In the face of so many non-attempts it was incumbent on the grievor to provide an explanation as to why he did not call by 2:30 p.m. beyond stating: “I thought I would have enough time to finish it all.” The grievor’s explanation, for which he offered no basis in support, in the face of so many non-attempts, rendered him liable to discipline. The record reveals that the grievor did in fact call in to his supervisor, albeit approximately an hour and fifteen minutes late.
The Company relies on CROA 1554 to support of its position that the imposition of 20 demerits for this infraction was appropriate. Due to the mitigating circumstances surrounding the specific details of the grievor’s failure to attempt to deliver freight in that case, the Company’s assessment of 20 demerits against the grievor was reduced to 10 demerits.
Incident 2 – Assessment of 10 demerits for non-attempts on
On August 9, 2013, the grievor was given notice of an investigative meeting to be convened on August 26, 2013 surrounding the grievor’s non-attempts on the Arvisias and Cousineau runs. The investigative meeting was held on September 5, 2013, to allow for Union representation.
The alleged infractions took place on the Arvisais run on August 7, 2013 and the Cousineau run on August 9, 2013, respectively. Neither run was the grievor’s normal route. The grievor had, however, covered both routes on numerous occasions in the past.
With respect to the Arvisais run, the grievor failed to make over 25% (11 of 42) of the deliveries that day. The grievor’s explanation for his 11 non-attempts was that he had been taken off the “Bayshore” route that day, that he was stressed, and that he did not have a map of “Carleton Place.” However, he did not ask for a map. The grievor also suggested that there were 50 deliveries on the day in question rather than 42, which was not the case.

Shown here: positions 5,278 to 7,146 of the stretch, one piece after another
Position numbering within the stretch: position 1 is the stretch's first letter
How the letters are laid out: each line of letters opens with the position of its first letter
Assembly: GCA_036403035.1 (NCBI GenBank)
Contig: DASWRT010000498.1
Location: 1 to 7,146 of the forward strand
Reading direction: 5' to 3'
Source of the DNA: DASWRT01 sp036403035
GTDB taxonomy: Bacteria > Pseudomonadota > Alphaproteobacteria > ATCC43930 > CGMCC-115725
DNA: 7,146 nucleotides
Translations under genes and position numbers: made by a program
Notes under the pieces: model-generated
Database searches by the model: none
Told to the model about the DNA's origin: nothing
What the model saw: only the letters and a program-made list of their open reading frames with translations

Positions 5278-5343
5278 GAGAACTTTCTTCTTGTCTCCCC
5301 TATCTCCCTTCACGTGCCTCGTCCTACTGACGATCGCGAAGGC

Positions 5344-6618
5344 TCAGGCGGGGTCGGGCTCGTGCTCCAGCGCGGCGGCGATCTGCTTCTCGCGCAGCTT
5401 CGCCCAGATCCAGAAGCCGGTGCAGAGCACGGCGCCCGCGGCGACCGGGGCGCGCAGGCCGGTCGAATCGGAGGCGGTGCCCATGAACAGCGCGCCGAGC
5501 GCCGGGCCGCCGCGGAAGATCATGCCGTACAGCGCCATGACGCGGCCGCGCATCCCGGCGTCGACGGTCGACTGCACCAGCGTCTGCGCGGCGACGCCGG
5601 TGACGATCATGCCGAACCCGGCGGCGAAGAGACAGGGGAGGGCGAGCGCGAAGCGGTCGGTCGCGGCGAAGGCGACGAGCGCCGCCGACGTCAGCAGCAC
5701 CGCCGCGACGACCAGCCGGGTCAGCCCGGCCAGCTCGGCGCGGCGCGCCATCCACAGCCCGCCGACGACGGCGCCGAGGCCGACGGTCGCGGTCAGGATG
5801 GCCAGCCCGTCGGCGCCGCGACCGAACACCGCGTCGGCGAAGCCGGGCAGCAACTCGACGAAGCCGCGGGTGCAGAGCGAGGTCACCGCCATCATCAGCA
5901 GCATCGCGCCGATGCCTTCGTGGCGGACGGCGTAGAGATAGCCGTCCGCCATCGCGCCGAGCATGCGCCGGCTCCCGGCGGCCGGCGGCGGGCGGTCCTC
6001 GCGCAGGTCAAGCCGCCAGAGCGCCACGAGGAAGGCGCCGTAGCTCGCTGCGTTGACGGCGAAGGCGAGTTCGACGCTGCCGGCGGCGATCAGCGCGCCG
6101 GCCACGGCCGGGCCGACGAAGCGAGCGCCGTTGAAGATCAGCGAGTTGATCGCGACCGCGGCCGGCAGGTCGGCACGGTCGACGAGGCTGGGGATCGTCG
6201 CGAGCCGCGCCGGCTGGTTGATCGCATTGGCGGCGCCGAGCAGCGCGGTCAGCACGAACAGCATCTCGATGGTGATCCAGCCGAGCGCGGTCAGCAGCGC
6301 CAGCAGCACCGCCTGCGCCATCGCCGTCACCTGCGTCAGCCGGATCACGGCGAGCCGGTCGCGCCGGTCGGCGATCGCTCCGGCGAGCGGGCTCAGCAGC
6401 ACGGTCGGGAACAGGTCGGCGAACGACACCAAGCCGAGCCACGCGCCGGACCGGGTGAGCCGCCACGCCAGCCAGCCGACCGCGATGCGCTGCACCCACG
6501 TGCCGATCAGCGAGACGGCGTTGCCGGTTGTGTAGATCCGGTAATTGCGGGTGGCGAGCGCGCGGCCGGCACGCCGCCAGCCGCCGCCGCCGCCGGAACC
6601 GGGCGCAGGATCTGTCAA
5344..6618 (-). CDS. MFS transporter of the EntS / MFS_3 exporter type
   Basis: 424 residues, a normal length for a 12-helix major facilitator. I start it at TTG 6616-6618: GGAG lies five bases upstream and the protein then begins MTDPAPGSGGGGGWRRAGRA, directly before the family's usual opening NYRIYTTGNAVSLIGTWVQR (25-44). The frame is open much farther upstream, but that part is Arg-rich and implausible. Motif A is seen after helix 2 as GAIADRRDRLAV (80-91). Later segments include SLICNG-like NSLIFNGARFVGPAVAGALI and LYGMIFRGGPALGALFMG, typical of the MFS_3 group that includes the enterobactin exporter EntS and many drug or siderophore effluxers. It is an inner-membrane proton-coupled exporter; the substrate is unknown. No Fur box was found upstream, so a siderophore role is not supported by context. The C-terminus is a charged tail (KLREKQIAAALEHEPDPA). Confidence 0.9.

The record reveals that, as a result of the Union’s intervention in relation to his removal from the Bayshore route, he was returned to that route on August 12, 2013.
With respect to the Cousineau run on August 9, 2013, which had 70 normal daily assignments, the grievor was dispatched to complete 53 deliveries. Notwithstanding this, he only made 43 deliveries.
The Union argued that the grievor did not willfully fail to make the 10 deliveries, and that therefore the discipline imposed by the Company was unwarranted. I disagree. It would be a rare occasion that a driver would deliberately not complete his deliveries. No such “wilfulness” is necessary for the imposition of the disciplinary sanction for non- attempts.
Incident 3 - Assessment of 20 demerits for “not following procedure improper scanning.”
On October 29, 2013, the grievor was given notice of an investigative meeting to be convened on November 4, 2013 surrounding the grievor’s alleged failure to follow the scanning procedure. The day before providing the grievor with the notice, the grievor returned to the terminal with 14 packages from 8 delivery stops, which he had coded “misroutes.” The latter term refers to packages that have been improperly loaded onto a drivers’ truck by warehouse staff.